Aus will ‘probably be at war within years’

By the end of the decade, there is up to an 80 per cent chance that Australia will be at war with China, an expert has warned.

Australia will probably be at war with China by the end of the decade, a leading foreign policy expert has said.

Malcolm Davis, a senior analyst at the Australian Strategic Policy Institute (ASPI), said that in the case of war breaking out between China and Taiwan, Australia would be pulled into the conflict by the US.

“Assuming our intelligence is correct about China, and its intention towards Taiwan, I would certainly say it’s in the 70 to 80 per cent chance, because … it’s inconceivable that Australia would not support the United States if it was going into that sort of conflict,” Mr Davis told news.com.au’s podcast I’ve Got News For You.

The dire prediction comes at a time of a strained global landscape – more than two months since Russia began its invasion of Ukraine and mere weeks after China signed a deal with the Solomon Islands that could place a Chinese military base a few hours from Australia.

Mr Davis’ prediction relates to the prospect of warfare sparking over Taiwan, the democratic island off the coast of China with a population twice that of Australia.

The Asian superpower has long considered Taiwan to be part of China and the CCP has used veiled language to communicate that it intends, in some way, to bring the island back under its control. Many observers believe that leader Xi Jinping intends to do this by 2049, the People’s Republic of China’s 100th anniversary.

There has been disagreement over whether the US would – or should – deploy military aid to Taiwan in the event of Chinese aggression. It could have near-catastrophic consequences, given many believe direct military conflict between China and the US would likely escalate to all-out war between the world’s two economic and military superpowers – in effect, another world war. Similar reasons can be seen in Europe as to why the US and NATO countries have not sent their own troops to help Ukraine amid the Russian invasion.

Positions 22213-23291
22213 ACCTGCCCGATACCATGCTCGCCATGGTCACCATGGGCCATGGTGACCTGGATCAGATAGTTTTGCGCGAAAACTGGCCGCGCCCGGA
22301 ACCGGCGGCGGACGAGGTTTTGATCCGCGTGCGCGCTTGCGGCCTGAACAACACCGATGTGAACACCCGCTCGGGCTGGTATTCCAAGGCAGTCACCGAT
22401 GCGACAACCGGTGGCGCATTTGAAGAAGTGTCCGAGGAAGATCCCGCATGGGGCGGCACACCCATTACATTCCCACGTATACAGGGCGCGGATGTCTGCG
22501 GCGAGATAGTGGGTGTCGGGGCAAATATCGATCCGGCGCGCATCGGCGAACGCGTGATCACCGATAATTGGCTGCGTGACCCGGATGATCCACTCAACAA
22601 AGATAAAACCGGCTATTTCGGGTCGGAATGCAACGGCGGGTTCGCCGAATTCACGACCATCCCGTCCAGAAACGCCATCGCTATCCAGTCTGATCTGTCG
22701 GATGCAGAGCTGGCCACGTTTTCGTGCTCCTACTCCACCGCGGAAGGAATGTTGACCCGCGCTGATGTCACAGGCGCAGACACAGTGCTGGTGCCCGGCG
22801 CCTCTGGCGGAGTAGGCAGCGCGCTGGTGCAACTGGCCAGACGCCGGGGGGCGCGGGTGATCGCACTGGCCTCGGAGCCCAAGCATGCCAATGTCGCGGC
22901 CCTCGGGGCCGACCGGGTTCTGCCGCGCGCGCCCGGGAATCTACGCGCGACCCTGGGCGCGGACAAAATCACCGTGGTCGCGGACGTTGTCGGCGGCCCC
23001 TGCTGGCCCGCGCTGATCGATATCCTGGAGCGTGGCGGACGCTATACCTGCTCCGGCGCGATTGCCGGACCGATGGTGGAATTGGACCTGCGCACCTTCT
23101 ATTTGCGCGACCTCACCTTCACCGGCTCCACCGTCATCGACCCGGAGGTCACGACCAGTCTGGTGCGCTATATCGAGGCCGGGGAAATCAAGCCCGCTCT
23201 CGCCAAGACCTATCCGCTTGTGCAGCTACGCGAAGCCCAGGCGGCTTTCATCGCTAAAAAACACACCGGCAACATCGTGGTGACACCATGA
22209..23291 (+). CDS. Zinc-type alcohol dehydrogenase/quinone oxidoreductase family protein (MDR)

Mr Davis, echoing the thoughts of many analysts, said former US president Donald Trump sowed more doubt as to whether the US would come to Taiwan’s aid.

“Now, there is always the possibility, for example, that a new administration in Washington D.C. after 2024 could take a very different line on China and Taiwan. I‘m thinking here of a return of the Trump administration or someone like Trump that could embrace an America First posture, I think then we are under a different situation,” Mr Davis told Andrew Bucklow.

The former leader is still the most popular figure for the 2024 Republican Party’s presidential nominee, according to polling.

The question of Taiwan is one that splits both sides of American politics.

The more centrist, establishment factions of both major parties tend to say that the US should go to Taiwan’s aid in the case of Chinese invasion. A bipartisan committee of US politicians made a visit to Taiwan early this month at which Republican Senator Lindsey Graham said that US abandonment of Taiwan would be “to abandon freedom and democracy and reward the worst in humanity”.

However not all agree. For example, the left wing of the Democratic Party has adopted somewhat isolationist, anti-militarist language.

In the podcast, Mr Davis also spoke about Chinese expansion into the South China Sea and the Pacific, fears most recently raised by the security pact with Solomon Islands. The pact could create a Chinese military presence a few hours off Queensland’s coast.

“This allows [China] to actually constrain the ability of the United States to project power into the Western Pacific,” he said.

“It also gives them the ability to essentially sever the sea lanes of communication and maritime trade routes between Australia and the United States.”

In response to the deal, Prime Minister Scott Morrison declared a Chinese military base in the Solomons would cross a “red line” – in other words, saying the Government would not accept such an installation and warning of burdensome consequences, potentially of a military nature.

Defence Minister Peter Dutton backed up this statement.

“The only way you can preserve peace is to prepare for war, and be strong as a country. Not to cower, not to be on bended knee and be weak. That’s the reality,” he told the Today show.

Read related topics:China


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